- Movie Rating -

The Big Fix (1978)

| October 6, 1978

The biggest problem with The Big Fix is that it never lands on an idea of what it wants to be.  It’s a comedy, a drama, a message picture, a detective potboiler and an expose about how the radicals of the 60s have sold their souls to the corporate structure.  Those are the bullet points to make a great movie, but they are strung together in a screenplay that batters back and forth trying in vain to get them all organized. 

Adapted by Roger Simon from his own book, the movie stars Richard Dreyfuss as Moses Wine a radical of the 60s who has settled into a button-down life in the 70s.  He’s alone, divorced, has two kids and eeks out a meager living for himself as a private detective.  The job isn’t as sexy as it might seem.  Wine has mostly settled into doing stakeouts for corporate clients.  The stupor of his life is broken somewhat when an old girlfriend comes back into his life.  She’s Lila (Susan Anspach) who reignites the radical in his hum-drum heart.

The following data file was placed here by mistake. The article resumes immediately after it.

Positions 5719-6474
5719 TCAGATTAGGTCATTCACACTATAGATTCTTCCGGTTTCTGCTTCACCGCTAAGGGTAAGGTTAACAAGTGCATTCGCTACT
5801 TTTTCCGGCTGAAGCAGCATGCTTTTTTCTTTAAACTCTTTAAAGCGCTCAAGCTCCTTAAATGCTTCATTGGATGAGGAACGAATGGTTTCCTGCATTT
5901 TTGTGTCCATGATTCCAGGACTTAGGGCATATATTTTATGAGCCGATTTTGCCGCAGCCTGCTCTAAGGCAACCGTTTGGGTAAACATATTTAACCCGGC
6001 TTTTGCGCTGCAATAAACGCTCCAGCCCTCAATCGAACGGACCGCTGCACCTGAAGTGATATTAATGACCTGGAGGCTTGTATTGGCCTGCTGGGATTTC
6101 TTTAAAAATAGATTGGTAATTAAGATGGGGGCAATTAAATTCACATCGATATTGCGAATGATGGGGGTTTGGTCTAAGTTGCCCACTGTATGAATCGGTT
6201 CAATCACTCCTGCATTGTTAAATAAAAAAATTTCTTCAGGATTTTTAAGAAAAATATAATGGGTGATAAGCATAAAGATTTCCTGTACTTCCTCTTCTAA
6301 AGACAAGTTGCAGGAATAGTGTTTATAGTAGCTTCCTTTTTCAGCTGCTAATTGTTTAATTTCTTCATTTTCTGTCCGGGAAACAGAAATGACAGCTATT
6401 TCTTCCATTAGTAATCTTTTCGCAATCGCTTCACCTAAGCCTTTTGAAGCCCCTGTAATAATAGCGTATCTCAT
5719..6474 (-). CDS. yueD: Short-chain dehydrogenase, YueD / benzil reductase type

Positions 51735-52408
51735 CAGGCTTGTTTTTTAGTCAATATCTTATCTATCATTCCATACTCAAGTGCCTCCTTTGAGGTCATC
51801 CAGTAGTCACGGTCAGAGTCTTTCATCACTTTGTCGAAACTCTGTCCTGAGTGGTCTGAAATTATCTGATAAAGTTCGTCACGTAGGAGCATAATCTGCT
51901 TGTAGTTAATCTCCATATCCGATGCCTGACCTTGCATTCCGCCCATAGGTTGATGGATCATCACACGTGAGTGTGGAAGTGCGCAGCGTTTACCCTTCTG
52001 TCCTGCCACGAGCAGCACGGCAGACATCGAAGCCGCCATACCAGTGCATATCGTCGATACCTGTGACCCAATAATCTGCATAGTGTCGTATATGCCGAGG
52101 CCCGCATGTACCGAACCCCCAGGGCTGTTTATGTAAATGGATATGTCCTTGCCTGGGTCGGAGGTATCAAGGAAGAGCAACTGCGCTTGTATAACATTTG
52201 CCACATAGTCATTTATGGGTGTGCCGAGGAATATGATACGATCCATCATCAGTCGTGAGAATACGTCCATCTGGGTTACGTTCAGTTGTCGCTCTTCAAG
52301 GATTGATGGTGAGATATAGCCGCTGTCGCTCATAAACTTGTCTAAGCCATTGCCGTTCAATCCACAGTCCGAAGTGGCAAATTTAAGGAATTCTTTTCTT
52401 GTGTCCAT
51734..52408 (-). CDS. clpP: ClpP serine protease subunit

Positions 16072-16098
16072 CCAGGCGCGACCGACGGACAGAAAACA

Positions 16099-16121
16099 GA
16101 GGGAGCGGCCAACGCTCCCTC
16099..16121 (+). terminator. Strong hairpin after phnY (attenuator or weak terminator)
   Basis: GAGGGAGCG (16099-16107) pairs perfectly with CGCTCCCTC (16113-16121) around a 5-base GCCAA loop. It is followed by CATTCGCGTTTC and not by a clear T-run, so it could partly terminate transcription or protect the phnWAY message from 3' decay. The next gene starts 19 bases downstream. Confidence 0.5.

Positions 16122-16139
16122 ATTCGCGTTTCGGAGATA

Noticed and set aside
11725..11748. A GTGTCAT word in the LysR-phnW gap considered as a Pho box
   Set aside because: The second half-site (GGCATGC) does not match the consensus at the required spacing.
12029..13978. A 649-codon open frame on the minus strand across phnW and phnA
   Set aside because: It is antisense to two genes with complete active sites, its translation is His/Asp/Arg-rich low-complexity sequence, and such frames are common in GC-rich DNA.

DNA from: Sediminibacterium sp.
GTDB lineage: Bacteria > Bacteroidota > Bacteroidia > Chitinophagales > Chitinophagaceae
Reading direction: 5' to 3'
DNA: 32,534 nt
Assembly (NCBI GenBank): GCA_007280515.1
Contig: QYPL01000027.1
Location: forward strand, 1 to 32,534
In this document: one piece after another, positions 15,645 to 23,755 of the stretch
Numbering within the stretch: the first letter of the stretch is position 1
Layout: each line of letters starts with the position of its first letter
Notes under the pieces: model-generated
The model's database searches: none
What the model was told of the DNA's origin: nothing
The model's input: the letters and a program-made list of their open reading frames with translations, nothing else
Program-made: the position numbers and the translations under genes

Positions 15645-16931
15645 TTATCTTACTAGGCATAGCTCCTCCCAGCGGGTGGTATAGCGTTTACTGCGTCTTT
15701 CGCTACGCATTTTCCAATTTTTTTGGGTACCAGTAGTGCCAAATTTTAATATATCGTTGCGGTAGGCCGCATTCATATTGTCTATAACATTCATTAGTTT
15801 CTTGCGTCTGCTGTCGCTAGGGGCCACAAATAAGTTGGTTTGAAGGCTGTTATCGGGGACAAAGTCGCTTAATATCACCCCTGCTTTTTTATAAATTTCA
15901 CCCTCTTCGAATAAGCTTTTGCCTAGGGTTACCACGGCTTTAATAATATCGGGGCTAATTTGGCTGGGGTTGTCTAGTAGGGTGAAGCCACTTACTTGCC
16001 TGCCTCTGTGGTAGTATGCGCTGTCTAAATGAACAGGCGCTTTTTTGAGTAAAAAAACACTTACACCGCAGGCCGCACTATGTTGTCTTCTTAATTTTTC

Yet, to his great disappointment, her former idealism has been set aside so that she can campaign for a stuff-shirt gubernatorial candidate.  She needs Moses to find out who has been spreading rumors that he is in cahoots with a radical named Howard Eppis.  Moses takes the case only to realize that there is a lot more here than meets the eye.

That plot description is really only the surface.  This movie packs in plot points, side gags and idealism by the armload.  It is a comedy that awkwardly bumps up against the detective story.  It is a love story that bumps up against questions of why radicals from the 60s seemed to have gone straight in the 70s.  It’s all laid out here but it moves so crazily through so many different moods that you have trouble keeping up.

The one thing that does work is Dreyfuss, who co-produced the movie.  He gives a very good performance as Moses Wine, who starts out as a bored, cynical man and then is reenergized by the discovery that his long-abandoned ideals may not be gone forever.  He has a lot of great moments, little moments that in a cleaner narrative might have made for a great movie.

About the Author:

Jerry Roberts is a film critic and operator of two websites, Armchair Cinema and Armchair Oscars.